Heat up a nonstick skillet with or without some oil or nondairy butter, and ladle some batter onto the hot pan into the size pancakes you prefer. Repeat until you use up all the batter. 

Serve with your favorite nondairy butter, syrup, and fresh fruit.

Yield: Makes about 6-8 pancakes, depending on the size

Recipe by Colleen Patrick-Goudreau, Joyful Vegan, copyright 2020. Please provide credit when sharing.

Other recent posts you may be interested in:

10 Favorite Countertop Appliances

Homemade, Vegan, and Zero Waste Online Cooking Class

Favorite Countertop Appliances + Lessons from a Kitchen Remodel

Food processors, blenders, air fryers, oh my! While it’s true that countertop appliances require some space, it’s also true that they make it easy to prepare and eat delicious, nutrient-dense, animal-free, plant-based dishes. While you can get along without them, I do think a couple are worth the space they take up on your counter, and their price points are really reasonable these days. In addition, I share some lessons and gifts from our kitchen remodel — things I’m thrilled we did; things I wish we didn’t. 

MORE RESOURCES! In addition to listening to this episode, check out this sister blog post that has the links and details about the specific items I mention in the podcast, including my favorite soy milk maker, food processor, blender, air fryer, juicer, stand mixer, and more.

Homemade, Vegan, and Zero Waste Online Cooking Class

Watch, eat, or cook along with me — cookbook author, cooking instructor, and joyful vegan — Colleen Patrick-Goudreau as I show you how to create the most delicious, nutritious, plant-based recipes from scratch!
 

Register today to learn to make:

  • Homemade Plant-Based Milks (soy and almond)
  • Homemade Tortillas (flour and corn)
  • Homemade Seitan (juicy and delicious)

*recipes are subject to change due to availability of ingredients

The classes are fun, interactive, and live in real-time! This means, I will see you, you will see all the other participants, and you will see me cooking in my kitchen and answering your questions. In addition:

  • With my multi-camera set-up, you can watch the class with a split screen: me talking on one side and the food demonstration on the other
  • You receive all the recipes in advance of the class
  • You receive access to our private Facebook group to interact with each other before and after class
  • You receive a recording of our class within 24 hours of the end of the class

(Patreon supporters receive 10% off; check your Patreon account for your discount code.)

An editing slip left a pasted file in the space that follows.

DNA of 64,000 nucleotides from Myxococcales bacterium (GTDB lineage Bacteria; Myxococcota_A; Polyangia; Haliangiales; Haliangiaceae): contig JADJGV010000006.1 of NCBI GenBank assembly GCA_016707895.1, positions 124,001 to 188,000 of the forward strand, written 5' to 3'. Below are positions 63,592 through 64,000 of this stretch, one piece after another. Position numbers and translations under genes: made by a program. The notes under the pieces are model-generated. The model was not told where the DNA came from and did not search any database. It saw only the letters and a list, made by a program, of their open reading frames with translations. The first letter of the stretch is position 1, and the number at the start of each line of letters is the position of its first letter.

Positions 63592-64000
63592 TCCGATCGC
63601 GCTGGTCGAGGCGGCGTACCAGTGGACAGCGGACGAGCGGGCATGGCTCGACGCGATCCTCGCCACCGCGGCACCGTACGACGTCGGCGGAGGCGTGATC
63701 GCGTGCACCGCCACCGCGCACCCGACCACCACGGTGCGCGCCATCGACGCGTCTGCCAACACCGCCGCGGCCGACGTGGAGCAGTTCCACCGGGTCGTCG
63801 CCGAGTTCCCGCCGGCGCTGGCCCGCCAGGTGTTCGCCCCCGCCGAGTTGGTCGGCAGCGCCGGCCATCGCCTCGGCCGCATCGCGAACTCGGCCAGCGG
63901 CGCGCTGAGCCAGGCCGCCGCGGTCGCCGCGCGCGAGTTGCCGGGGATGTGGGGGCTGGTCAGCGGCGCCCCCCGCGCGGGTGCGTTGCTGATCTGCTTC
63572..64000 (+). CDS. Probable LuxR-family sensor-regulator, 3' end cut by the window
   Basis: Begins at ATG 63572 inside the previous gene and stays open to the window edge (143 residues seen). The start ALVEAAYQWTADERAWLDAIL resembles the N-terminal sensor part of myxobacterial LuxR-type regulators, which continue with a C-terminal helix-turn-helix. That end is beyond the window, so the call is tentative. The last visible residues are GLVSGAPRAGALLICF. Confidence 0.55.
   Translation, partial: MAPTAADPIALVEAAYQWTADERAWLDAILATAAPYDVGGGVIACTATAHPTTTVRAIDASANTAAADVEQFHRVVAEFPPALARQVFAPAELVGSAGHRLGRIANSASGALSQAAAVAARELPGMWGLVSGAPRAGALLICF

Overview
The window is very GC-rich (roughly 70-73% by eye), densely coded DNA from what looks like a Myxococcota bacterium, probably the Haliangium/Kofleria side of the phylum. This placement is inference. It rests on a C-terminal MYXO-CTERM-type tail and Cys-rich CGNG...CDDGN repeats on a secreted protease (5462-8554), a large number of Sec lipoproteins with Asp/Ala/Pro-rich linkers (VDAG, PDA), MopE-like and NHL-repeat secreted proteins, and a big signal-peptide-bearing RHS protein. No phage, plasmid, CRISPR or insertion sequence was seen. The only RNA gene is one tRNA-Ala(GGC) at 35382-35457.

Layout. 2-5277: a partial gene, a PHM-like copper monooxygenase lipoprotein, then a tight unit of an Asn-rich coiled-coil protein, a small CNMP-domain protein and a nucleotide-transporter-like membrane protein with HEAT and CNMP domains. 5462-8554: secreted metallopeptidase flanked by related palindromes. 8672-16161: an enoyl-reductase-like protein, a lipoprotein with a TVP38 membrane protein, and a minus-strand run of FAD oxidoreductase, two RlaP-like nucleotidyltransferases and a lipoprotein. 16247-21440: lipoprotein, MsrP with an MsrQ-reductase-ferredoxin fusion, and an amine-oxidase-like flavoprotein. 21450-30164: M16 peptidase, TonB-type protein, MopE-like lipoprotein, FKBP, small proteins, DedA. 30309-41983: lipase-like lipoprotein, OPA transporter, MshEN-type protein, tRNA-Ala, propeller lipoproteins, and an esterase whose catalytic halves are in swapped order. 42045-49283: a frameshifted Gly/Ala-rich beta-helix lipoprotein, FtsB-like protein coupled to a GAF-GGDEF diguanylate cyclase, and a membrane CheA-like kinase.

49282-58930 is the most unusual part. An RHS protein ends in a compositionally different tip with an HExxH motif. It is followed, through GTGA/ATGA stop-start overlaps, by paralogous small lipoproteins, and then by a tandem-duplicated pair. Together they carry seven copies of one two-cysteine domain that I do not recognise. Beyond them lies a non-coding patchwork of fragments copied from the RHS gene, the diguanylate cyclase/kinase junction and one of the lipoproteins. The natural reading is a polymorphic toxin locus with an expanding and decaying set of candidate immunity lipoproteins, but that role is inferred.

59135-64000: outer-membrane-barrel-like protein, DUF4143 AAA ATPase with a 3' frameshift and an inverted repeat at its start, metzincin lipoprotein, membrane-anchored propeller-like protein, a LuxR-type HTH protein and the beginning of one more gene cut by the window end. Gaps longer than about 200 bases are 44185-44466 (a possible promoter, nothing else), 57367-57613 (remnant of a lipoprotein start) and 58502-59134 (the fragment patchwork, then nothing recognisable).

ONCE YOU REGISTER:

  • You will receive a confirmation page and an email containing directions for linking to the class through Zoom, our recipe packet, plus guidelines for having the best virtual experience possible!
  • If you cook along with me, just have everything prepped in advance!

https://www.colleenpatrickgoudreau.com/irish-soda-bread-vegan-recipe/

Minestrone Soup with Kale {Recipe}

 

Homemade Plant-Based Milks

Plant-based milks were the original disruptor to the dairy industry until coronavirus came along, knocking cow’s milk off its already shaky legs. As dairy operations are dumping milk and consumers are finding empty supermarket shelves, people are cooking from scratch more than ever. While commercial plant milks are faring well during this pandemic, making plant milks at home is even more economical and sustainable, and the basic ingredients may already be in your cupboards.

They cost less, have less (or no) packaging, and can be flavored or sweetened to suit your taste. Zero-waste and plastic-free. It’s a win-win!

Different types of milk vary in terms of taste and texture, so if you don’t like one, try another. All plant-based milks are interchangeable for drinking, baking, or adding to coffee/tea, though some are creamier than others. Oat, almond, cashew, and soy are the creamiest, with rice milk being the thinnest.

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ALMOND OR CASHEW MILK
Used widely in the Middle Ages in regions stretching from the Iberian Peninsula to East Asia, almond milk has long been valued for its ability to keep better than animal’s milk, which has a short shelf life. The same process for almond milk can be used for other nuts, such as cashews and hazelnuts.

Ingredients

1½ cups raw (not roasted) almonds or cashews
4 cups cold water (use less water for thicker, creamier milk)
Pinch of salt (optional, but it enhances the flavor)
Optional ingredients such as vanilla extract, cocoa powder, dates, maple syrup, agave, etc. 

Directions

Soak the almonds in water for a minimum of an hour or up to 24 hours. Soaking is optional for cashews, though they will yield more milk if you soak them for at least 30 minutes in hot water.